Archer worked alongside NBC commentators and on-air talent, in addition to the United States Olympic swimmers, to arrange interviews and even drive the Olympians around.
A typical day, even though no day was completely regimented, according to Archer, would begin around 7 a.m., when she would arrive at the Cube to prepare for the live showing of swimming finals, which were aired during prime time in the United States, Archer said.
Preparation included setting up commentator booths and compiling statistics and results for her on-air talent to refer to during the broadcast.
During the broadcast, Archer could be found behind the scenes working with producers and directors in the control room or as right-hand-man to the on-air talent in the booth. Archer said her duties for the swimming finals and diving sessions were similar to those she held during swimming competitions.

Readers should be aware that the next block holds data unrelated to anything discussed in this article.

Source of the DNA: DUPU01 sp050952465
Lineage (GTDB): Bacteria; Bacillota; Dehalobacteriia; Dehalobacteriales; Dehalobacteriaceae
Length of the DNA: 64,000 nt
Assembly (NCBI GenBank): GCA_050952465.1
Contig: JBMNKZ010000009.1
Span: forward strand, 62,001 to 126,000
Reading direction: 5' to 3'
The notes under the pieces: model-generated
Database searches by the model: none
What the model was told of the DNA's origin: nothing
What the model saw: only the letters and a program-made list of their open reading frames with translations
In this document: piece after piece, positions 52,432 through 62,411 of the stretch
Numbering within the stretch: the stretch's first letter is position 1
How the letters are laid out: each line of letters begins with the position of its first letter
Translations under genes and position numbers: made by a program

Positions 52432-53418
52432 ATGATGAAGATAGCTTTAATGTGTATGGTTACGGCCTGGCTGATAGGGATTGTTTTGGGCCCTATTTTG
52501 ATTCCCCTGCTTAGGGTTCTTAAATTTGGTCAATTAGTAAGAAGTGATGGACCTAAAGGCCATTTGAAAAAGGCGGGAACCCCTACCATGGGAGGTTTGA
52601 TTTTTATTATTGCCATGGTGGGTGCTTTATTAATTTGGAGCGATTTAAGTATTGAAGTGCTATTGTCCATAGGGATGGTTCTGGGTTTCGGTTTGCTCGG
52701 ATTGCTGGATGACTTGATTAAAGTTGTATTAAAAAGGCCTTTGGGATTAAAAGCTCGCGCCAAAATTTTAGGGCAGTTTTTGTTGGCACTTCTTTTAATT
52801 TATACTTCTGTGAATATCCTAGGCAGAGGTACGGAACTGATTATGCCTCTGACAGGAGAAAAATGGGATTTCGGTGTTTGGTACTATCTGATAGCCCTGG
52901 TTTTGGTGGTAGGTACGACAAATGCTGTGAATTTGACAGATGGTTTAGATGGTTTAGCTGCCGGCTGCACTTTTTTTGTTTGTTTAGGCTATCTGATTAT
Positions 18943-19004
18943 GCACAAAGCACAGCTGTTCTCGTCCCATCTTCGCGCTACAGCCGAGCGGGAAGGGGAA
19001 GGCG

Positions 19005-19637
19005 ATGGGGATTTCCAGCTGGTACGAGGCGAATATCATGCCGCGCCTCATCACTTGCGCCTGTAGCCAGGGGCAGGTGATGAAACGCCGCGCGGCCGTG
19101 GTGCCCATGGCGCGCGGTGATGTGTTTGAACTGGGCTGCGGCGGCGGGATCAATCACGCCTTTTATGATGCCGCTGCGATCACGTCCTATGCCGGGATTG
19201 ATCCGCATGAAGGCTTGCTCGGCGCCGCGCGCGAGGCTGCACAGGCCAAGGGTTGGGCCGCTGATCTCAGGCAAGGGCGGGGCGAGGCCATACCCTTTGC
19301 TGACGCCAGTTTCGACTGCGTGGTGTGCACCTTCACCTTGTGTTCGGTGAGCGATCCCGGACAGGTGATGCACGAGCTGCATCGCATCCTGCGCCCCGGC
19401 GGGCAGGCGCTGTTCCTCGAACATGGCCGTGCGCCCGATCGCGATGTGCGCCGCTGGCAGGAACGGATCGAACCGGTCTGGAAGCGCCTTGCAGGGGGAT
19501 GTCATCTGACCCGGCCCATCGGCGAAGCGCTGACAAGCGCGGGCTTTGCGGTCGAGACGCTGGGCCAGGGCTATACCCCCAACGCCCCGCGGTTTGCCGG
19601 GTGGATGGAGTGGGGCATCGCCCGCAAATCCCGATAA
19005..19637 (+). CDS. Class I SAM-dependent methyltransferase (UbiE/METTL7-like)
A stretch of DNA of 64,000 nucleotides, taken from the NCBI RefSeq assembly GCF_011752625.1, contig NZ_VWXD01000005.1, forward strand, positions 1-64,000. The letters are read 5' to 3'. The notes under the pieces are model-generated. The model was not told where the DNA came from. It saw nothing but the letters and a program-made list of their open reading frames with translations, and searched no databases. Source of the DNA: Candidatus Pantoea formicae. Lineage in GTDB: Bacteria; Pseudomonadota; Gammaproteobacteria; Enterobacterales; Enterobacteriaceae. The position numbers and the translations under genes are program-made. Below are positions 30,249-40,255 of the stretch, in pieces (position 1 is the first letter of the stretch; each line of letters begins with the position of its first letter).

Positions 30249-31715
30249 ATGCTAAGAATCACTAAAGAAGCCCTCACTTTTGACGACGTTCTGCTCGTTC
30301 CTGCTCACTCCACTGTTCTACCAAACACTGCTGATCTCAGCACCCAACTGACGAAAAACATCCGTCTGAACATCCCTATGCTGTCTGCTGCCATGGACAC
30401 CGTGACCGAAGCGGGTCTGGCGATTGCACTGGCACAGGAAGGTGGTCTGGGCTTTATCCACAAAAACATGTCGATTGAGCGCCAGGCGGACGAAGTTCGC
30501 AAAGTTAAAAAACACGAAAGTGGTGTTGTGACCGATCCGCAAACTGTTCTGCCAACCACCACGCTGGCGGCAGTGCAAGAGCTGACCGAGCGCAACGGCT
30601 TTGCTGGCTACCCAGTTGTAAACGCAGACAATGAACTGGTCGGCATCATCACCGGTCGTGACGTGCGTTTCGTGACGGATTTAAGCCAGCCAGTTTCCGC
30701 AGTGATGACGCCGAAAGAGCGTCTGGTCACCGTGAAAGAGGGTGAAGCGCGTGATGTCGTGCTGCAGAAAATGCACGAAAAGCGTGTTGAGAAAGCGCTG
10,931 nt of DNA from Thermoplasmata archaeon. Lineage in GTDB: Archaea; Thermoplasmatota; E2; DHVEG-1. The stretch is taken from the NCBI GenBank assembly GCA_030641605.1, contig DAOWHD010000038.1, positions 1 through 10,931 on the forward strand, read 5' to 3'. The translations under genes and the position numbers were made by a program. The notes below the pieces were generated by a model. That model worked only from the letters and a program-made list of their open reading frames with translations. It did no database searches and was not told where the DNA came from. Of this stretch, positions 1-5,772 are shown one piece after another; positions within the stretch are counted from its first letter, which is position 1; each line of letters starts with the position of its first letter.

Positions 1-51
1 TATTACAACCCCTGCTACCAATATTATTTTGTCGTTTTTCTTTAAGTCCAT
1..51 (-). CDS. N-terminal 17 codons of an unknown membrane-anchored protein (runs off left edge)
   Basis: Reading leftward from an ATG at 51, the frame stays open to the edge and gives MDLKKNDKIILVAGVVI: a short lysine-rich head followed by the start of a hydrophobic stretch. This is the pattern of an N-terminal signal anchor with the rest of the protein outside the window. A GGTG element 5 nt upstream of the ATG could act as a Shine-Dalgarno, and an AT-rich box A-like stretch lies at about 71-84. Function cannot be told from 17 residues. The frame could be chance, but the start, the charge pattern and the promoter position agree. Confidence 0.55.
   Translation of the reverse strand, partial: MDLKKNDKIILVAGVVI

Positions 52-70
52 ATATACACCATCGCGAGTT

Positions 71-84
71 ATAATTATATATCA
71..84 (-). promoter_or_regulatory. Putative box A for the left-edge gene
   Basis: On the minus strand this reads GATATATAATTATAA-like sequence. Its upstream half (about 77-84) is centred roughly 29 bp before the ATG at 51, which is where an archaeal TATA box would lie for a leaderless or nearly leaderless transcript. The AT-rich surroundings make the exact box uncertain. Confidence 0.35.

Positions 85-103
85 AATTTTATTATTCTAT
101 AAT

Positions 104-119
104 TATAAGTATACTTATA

"It has been very exciting to be able to have a front row seat at what has proved to be the fastest, most exciting Olympics yet," Archer said.
While Archer said she is not sure of how NBC's coverage differed from international coverage of the Games, she said NBC has really taken the lead in coverage through the use of its sister stations and live streaming video on the Internet.
The International Olympic Committee reported that 102 million people watched live broadcasts of the Games on NBC's Web site, with another 146 million people watching online video on demand or delayed online coverage.
"Watching on TV is one thing, but can you imagine just being there," said Archer's mother, Patricia Archer.
One Olympic moment that touched several American hearts via the television screen really stuck with Archer as well.
"It was definitely exciting to see Michael Phelps win the 100 fly," Archer said. "He touched out Serbia's Milorad Cavic by 0.01 seconds for his seventh gold medal. ... You can't get any closer or more exciting than that."